Third Edition of The Midnight Diner Submissions are Open!
The Midnight Diner is a hardboiled genre anthology with a Christian slant. No restrictions on God, no restrictions on reality. Didactic preachy works are dismissed unceremoniously; we're looking for high quality works that are uncompromising in craft, content, and quality. More here.
Deadline for O'Connor Work Extended to October 31, 2009
Shenandoah announces a special issue centering on the works of Flannery O'Connor in celebration of the journal's 60th anniversary. The editor seeks essays, poems, short stories, reviews, photographs and other artwork about, related to or in honor of the fiction and life of Ms. O'Connor. Any queries about particular submissions should be directed to rodsmith(at)wlu.edu (replace (at) with @). A prize of $1,000 will be awarded to the best O'Connor-related work published in the issue, which is planned for Fall, 2010. More here.
The theme of the February, 2010 issue of the online poetry magazine Snakeskin is WORK, including housework, homework, yard work, paid work, any kind of work. Please send the guest editor up to six poems on the topic. No previously-published poems. Simultaneous submissions are allowed. No attachments; poems should be in the body of the email. The deadline is December 1. Jessy Randall, guest editor, February 2010 issue of Snakeskin Email: jessyrandall(at)yahoo.com (replace (at) with @). More here.
American Book Review Call for Submissions - Bad Books
Richard Ford once said that it takes as much effort to produce a bad book as a good book. And as disheartening as that sounds, what Ford’s assertion might raise, and what most everyone who has attempted the task of a book-length work already knows, is the notion that effort alone does not ensure a book’s success, and that there are probably more ways for a good book to be overlooked than a bad book to never make it into print. That said, what constitutes a bad book? Is it an overrated “good” book? Can an otherwise good author produce a “bad” book? Is the badness in style, in execution? Or is it in theme or outlook? In the spirit of such focuses as 100 Best Last Lines of Novels and Why Teach Creative Writing? and the most recent Fiction’s Future, American Book Reviewseeks entries for consideration in an upcoming “Bad Books” focus. Whether it’s a novel, memoir, collection of poems, how-to or self-help book, select a book that you think belongs on the “Bad Books” list and accompany it with a two hundred and fifty word essay illustrating just what’s bad about it. Submissions are due by Nov. 1, 2009. More here.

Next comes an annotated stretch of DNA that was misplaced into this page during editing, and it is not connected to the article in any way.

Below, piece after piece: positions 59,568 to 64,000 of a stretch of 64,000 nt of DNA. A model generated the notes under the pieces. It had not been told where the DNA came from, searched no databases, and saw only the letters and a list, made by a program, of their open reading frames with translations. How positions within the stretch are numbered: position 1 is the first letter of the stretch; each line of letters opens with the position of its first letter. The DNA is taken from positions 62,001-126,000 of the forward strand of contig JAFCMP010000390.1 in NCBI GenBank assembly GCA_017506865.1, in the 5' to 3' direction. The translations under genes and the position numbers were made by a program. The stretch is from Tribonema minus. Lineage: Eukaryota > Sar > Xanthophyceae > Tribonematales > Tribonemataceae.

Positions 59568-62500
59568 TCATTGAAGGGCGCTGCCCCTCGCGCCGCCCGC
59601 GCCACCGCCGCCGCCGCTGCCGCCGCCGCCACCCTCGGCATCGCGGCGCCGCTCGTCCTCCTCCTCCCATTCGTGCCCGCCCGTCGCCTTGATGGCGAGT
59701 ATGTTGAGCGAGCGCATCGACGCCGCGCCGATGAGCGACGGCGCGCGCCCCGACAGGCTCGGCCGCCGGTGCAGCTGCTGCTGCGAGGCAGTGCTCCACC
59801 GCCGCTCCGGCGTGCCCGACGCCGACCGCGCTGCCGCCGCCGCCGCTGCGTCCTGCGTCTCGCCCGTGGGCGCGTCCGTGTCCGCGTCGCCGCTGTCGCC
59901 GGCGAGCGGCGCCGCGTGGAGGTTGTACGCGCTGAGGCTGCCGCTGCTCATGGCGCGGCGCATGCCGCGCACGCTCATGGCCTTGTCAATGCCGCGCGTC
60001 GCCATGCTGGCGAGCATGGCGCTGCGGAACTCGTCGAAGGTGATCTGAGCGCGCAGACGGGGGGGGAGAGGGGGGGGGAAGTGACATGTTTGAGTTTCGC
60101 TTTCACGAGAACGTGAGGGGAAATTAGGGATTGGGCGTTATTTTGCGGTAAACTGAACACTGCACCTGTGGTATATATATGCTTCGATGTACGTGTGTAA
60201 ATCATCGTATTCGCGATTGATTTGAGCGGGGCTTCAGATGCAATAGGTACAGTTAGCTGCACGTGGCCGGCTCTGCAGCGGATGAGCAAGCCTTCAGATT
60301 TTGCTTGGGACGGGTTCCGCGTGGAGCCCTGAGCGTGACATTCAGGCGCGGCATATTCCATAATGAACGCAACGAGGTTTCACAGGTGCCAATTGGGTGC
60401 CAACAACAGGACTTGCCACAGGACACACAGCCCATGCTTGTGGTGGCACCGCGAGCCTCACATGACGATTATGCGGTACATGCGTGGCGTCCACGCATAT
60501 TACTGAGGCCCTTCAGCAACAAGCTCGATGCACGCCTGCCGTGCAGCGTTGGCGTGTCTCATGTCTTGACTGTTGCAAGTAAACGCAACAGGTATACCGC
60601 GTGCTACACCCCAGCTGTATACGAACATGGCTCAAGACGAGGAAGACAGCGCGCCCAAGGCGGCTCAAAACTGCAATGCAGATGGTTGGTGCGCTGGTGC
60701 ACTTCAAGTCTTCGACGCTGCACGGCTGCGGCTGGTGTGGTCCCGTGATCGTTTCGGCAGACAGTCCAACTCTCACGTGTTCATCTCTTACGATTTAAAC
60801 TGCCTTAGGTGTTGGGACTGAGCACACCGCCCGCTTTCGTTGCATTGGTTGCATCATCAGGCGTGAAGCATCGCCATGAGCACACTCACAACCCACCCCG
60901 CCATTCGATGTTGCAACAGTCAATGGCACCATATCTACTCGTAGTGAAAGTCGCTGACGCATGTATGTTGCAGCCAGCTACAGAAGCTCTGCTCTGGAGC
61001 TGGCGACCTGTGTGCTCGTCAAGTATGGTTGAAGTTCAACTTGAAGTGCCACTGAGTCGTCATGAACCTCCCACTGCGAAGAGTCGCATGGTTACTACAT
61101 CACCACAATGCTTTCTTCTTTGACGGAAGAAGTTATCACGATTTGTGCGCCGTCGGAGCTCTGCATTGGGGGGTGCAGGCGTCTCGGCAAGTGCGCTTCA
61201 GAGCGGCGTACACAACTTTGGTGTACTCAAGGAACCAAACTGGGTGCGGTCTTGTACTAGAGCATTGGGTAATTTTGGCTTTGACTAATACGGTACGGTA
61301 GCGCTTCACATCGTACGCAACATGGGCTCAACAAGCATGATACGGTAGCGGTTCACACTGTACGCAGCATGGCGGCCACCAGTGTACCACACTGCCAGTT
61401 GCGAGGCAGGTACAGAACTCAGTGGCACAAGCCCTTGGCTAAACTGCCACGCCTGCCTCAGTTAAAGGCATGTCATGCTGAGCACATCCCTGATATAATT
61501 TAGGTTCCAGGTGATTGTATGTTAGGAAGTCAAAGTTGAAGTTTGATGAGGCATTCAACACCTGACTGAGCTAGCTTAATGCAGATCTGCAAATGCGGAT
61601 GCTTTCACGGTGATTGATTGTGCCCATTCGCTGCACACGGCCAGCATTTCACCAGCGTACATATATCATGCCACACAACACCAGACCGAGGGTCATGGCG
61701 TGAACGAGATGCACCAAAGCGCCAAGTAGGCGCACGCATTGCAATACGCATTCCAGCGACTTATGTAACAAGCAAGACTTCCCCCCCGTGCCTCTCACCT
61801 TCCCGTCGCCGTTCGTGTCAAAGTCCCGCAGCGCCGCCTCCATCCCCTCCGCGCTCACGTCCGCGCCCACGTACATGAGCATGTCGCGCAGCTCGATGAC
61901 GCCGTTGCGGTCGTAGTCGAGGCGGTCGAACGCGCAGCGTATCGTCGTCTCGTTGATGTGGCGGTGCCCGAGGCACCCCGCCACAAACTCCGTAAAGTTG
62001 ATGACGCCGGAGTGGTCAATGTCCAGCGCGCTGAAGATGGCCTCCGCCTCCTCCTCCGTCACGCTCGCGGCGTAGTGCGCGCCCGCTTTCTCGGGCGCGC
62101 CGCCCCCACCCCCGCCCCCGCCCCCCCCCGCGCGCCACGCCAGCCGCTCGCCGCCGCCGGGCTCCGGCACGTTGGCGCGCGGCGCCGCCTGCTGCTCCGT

Persona Poem anthology seeks Persona Poems
The editors are pleased to announce a call for submissions for A Face to Meet the Faces: An Anthology of Contemporary Persona Poetry. We are seeking poems that work within the literary tradition of persona poetry: poems written as dramatic monologues, whose speakers employ masks, or whose character and voice are different from the poet's own. Please submit up to 5 unpublished poems. We will also consider poems whose rights have reverted back to the author. All submissions will be accepted electronically. Please send an email to the editors at facesanthology(at)gmail.com (replace (at) with @) with the poet's name and "Submission for Persona Anthology" as the subject line, with the poems as an attachment. Submissions will be accepted October 1, 2009 through January 1, 2010.
Online journal seeks work for an issue on "Hope and the Economy"
The Other Journal seeks submissions of poetry, fiction, and creative nonfiction for our upcoming issue on Hope and the Economy. Our deadline has been extended from September15 to October 15, 2009. All submissions should be sent via email to submissions(at)theotherjournal (replace (at) with @) with "TOJ Submission" written in the subject line. More here.